James Allen, Hilton Als, John Lewis, Leon F. Litwack
Twin Palms Publishers, Santa Fe, 2000
Today would be William Faulkner’s 120th birthday, and anyone who knows me knows that he is my favourite writer by a long, long way.
Writing about the American South, Mississippi specifically, and its troubled history, he on occasion described the bloodlust that would erupt into a lynch mob, (when he was ten years old, a lynching took place in his home town of Oxford, when, having been convicted of murder, Nelse Patton became the victim of mob violence) e.g. in stories such as “Dry September”, “Black Music”, and in his books “Intruder in the Dust” and “Light in August”.
Reading about such disturbing subject matter is one thing, seeing it is entirely another: “Without Sanctuary” is the one of the most unflinchingly brutal of the Hidden Photobooks, and while not for the faint-hearted, it is an important document of the never-forget variety.
Other than their obviously distressing subject, what strikes me most about these images, ranging in date from the late 19th century right up to as recently as 1960, is just how casual and normalised it was to photograph the victims of lynching. “This is the barbiecue [sic] we had last night” scrawled on the back of a postcard from Texas in 1916 (it was not uncommon for photographs of lynchings to be turned into grisly souvenirs) bearing an image of what remained of the body of Jesse Washington once it had been hung and torched, with a white cloth tied around his waist presumably to prevent any offence as might be caused by the sight of his genitals.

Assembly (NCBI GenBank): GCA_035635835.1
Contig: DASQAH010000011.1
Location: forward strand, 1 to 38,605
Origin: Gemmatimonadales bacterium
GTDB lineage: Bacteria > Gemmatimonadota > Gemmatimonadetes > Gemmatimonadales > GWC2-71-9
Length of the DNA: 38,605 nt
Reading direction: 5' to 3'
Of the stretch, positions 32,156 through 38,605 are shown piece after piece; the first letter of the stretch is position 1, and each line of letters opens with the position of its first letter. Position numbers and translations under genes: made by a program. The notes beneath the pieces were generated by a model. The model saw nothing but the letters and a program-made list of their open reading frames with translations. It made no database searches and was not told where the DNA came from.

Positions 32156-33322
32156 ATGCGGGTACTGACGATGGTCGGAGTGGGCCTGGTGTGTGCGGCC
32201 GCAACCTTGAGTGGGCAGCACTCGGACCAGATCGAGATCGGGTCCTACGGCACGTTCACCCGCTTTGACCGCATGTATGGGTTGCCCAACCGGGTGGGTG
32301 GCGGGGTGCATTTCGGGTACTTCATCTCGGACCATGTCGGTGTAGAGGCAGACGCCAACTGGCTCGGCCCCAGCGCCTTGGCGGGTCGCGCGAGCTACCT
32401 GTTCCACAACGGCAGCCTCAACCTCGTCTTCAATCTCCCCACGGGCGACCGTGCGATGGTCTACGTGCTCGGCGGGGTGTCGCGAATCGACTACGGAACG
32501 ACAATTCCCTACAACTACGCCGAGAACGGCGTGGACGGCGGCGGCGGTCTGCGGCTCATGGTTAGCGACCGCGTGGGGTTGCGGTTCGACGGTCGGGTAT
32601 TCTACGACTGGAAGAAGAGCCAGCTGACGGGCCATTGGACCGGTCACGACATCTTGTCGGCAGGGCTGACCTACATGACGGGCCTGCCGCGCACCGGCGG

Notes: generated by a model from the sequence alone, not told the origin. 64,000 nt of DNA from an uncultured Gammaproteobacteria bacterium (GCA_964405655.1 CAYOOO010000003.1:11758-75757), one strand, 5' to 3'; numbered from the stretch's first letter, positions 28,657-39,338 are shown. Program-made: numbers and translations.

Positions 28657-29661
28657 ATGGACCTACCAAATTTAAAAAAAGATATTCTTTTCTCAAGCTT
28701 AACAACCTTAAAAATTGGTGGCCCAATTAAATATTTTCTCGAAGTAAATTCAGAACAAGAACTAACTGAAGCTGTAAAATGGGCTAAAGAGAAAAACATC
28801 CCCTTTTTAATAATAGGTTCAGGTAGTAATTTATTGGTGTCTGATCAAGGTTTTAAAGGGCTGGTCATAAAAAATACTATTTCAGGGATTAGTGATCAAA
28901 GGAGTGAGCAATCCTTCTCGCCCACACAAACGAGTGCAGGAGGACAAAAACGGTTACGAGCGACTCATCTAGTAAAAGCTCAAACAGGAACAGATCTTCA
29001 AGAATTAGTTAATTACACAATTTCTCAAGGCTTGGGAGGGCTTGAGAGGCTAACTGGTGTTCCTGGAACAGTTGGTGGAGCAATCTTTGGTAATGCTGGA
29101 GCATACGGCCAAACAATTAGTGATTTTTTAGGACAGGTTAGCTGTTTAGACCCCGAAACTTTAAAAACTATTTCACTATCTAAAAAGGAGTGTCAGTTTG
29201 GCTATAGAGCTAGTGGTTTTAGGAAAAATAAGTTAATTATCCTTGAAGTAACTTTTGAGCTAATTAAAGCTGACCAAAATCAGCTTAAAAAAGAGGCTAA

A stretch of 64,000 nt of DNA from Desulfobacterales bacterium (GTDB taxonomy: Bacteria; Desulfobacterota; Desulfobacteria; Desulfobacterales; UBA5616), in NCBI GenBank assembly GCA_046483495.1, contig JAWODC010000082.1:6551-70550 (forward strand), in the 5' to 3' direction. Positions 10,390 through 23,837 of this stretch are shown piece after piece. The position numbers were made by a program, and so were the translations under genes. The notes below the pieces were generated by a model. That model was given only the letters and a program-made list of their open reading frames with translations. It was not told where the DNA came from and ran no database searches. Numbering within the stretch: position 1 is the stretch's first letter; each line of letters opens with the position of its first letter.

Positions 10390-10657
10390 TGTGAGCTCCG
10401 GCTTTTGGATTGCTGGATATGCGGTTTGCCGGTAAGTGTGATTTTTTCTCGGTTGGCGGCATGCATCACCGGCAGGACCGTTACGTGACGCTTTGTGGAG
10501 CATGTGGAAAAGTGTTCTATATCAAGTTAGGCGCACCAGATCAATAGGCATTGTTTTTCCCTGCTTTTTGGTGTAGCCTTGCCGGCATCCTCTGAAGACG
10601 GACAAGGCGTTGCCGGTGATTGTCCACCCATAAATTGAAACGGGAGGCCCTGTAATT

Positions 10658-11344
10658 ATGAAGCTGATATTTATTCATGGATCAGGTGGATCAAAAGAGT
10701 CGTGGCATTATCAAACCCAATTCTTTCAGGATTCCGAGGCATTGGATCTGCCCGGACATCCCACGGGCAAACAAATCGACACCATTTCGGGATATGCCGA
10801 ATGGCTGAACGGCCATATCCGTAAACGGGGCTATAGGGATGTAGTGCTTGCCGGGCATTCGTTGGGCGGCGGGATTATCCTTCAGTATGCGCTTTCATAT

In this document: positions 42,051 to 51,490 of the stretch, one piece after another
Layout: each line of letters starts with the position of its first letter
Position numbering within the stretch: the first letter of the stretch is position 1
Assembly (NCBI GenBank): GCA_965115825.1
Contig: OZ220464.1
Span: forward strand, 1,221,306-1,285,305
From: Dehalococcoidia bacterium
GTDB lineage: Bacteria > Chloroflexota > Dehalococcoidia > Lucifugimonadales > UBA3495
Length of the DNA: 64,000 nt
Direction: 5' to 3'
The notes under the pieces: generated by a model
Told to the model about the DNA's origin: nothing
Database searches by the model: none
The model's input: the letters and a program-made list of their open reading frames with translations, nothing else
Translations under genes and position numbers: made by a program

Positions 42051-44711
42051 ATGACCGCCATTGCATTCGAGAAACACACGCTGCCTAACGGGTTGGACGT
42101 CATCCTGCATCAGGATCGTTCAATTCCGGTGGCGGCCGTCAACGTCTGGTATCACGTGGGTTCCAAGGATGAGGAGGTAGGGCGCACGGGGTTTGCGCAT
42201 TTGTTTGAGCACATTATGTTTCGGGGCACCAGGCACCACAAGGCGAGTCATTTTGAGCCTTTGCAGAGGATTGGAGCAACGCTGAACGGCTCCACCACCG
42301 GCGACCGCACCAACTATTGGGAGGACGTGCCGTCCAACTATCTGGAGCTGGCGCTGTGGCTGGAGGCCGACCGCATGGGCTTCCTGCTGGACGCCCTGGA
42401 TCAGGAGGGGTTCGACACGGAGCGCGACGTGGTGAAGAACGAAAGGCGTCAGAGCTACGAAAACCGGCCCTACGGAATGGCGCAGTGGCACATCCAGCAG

The calm demeanour of the assailants and their witnesses perhaps reflects the lull after the frenzied storm, their lust for what they perceived as justice sated, affording them time to bask in the sense of a job well done.
It is all too easy to believe the gruesome activities portrayed in these photographs belong to another time; the presence of the Black Lives Matter movement quite emphatically states otherwise.
When not part of the current display, you can find it here: HV6459.A6 (social sciences – social pathology, social and public welfare, criminology – offences against the public order – lynching – by region or country — US)
Come along to the Main Library on North Street to take a look for yourself. This book is part of The Hidden Photobooks display which is running from 1 – 30 September and is part of the St Andrews Photography Festival. Everyone is welcome and the event is free. Check out the Library Instagram for photographs Marcus has chosen from his own work to accompany these blog posts.